After the onset of COVID-19 sent Falls Fintech’s first cohort packing, just days after arriving in Sioux Falls, it was unclear how the pandemic would affect the program going forward.
Though the team had hoped for an entirely in-person program the second time around, health and safety took priority and they designed a hybrid experience.
“The biggest benefit we had coming into round two was that we knew it was going to be virtual, and we were able to fully plan and expect it that way; unlike round one, where we were kind of in scramble mode,” said Nikkee Rhody, Falls Fintech’s managing director.
Rhody and her team brought the cohort to Sioux Falls for a kickoff week of onsite introductions, meetings, and programming in mid-August, and afterward, the companies returned home to complete the rest of the 11 weeks virtually.
Cohort 2 members interacted with the audience at the Falls Fintech Pub Pitch during their kickoff week in Sioux Falls.
“They were able to intentionally build relationships, form a good rapport and develop that relationship equity with each other during the first week,” Rhody said. “Now, the virtual learnings are engaged, and so far everybody’s been doing a great job. They’ve set up meetings with one another, used each other as sounding boards, and they’re managing through it virtually. It’s the new normal, and people are acclimated to it.”
What’s new this time around?
Outside of the Falls Fintech team’s ability to plan and prepare for a virtual accelerator model in advance, Rhody notes another difference between the first and second cohorts—the companies themselves.
According to Rhody, the first cohort was focused on challenger bank verticals. A challenger bank, also known as a neo bank, is a fintech company that competes with traditional bank account products. In the United States, you must have a bank or money transmission license in order to money or provide settlement. Challenger banks are perceived as an alternative to a bank account, but they still require that licensing behind the scenes.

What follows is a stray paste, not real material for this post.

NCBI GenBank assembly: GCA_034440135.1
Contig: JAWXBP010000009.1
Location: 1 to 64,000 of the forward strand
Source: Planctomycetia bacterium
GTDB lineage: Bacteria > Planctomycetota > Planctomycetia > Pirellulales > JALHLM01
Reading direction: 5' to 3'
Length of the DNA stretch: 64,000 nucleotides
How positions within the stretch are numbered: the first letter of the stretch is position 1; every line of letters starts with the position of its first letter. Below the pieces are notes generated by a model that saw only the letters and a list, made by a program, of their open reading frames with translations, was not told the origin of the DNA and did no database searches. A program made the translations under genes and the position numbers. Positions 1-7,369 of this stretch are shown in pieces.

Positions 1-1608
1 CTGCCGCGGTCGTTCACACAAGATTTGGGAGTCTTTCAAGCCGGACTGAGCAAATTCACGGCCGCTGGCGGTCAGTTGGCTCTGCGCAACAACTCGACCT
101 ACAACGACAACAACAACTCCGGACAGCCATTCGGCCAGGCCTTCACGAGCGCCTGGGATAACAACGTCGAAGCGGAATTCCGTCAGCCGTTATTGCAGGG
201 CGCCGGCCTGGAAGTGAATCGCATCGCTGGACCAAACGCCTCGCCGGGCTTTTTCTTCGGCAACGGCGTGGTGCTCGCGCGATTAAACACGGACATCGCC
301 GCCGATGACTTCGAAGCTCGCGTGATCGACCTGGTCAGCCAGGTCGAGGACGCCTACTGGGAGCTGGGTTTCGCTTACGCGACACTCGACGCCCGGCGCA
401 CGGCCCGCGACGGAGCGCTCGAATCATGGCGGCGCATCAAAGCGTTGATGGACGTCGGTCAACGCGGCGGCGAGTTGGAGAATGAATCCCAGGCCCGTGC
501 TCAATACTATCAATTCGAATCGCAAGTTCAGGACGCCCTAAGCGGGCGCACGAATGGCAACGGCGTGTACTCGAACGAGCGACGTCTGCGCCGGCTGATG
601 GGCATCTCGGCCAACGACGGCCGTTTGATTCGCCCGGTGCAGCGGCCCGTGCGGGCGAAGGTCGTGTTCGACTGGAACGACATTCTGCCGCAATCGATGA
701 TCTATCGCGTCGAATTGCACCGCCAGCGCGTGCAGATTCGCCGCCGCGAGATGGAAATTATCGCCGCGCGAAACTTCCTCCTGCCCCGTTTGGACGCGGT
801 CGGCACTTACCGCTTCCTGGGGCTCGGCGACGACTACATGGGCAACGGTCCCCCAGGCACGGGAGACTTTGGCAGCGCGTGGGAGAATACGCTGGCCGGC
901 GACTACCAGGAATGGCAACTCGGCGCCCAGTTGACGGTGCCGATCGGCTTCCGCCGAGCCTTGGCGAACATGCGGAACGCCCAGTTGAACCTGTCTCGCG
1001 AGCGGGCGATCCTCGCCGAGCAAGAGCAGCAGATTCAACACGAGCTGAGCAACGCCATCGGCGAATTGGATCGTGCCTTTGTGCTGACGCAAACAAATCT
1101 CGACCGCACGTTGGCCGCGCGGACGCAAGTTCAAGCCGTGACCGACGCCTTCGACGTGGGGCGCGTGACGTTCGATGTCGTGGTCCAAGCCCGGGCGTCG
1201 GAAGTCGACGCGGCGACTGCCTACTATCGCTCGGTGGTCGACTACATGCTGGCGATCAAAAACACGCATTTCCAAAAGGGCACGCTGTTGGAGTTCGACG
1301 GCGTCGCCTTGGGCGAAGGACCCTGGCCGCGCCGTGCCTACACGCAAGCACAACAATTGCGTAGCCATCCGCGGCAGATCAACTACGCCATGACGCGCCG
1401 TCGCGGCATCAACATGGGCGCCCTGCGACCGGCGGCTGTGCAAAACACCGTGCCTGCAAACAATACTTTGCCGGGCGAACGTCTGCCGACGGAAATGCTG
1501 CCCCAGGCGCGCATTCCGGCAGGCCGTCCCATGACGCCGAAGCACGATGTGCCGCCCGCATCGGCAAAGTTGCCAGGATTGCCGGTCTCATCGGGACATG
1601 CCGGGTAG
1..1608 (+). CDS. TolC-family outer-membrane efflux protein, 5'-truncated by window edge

In contrast, the second cohort features a more diverse set of companies working in verticals like credit building, split payments, child education, financial literacy, and minority-focused services.
Additionally, the companies in the second cohort entered the accelerator at a later stage in their business.
“It’s a very widespread this time around, in comparison to the first cohort,” Rhody said.
Much of that diversity can be attributed to a larger number of applicants—the pool actually tripled—during the second round. With increasing interest in the program, Rhody’s team was able to be more intentional with their choices.
Though it’s up in the air at the moment because of COVID-19, Rhody hopes to host a double demo day at the end of the program where companies from the first cohort are able to come back and present to both the second cohort and the public. The second cohort would also present at that event.
“The idea with this accelerator is that it’s so multifaceted in the spirit of learning what they don’t know, connecting and networking with people they might not know, establishing relationships, and getting a lot of exposure,” Rhody said. “A culminating event like a demo day wraps a bow around everything. We would bring in investors and local media, and we intend for it to be this monumental, high-profile type of day, so we’re still hoping and pushing for that.”
Additionally, Falls Fintech brought in an entrepreneur-in-residence for the second cohort: Donald Hawkins of Tenth.
“He has founded and exited companies before and he’s much farther along in his company today. It’s an opportunity for someone who has gone before them to peer mentor the cohort members, and speak about the lessons he’s learned,” Rhody said.
Tenth is also in the process of implementing with Central Payments, the division of Central Bank of Kansas City, of which Falls Fintech is a subsidiary.
Who are the companies making up Cohort 2?
As mentioned earlier, the companies in the second cohort are working toward a diverse set of goals.
Cedar Credit Builder is based just half an hour away in Luverne, Minnesota, and the company’s aim is to allow consumers to build credit by utilizing money they already have and expenses they already pay.
Frizzmo is a company from Michigan that has designed a new banking app which would allow people to round up daily purchases and donate the money to schools in their community.
Paperplane, out of North Carolina, is developing a platform that would connect students in higher education with investor funding.
Riftpay is based in Texas and it offers a social banking platform where users, customers and groups can share finances and bank together.
Hawkins’ company, Tenth, is based out of Kansas and it’s a digital bank aiming to erase the wealth gap for Black Americans through financial education.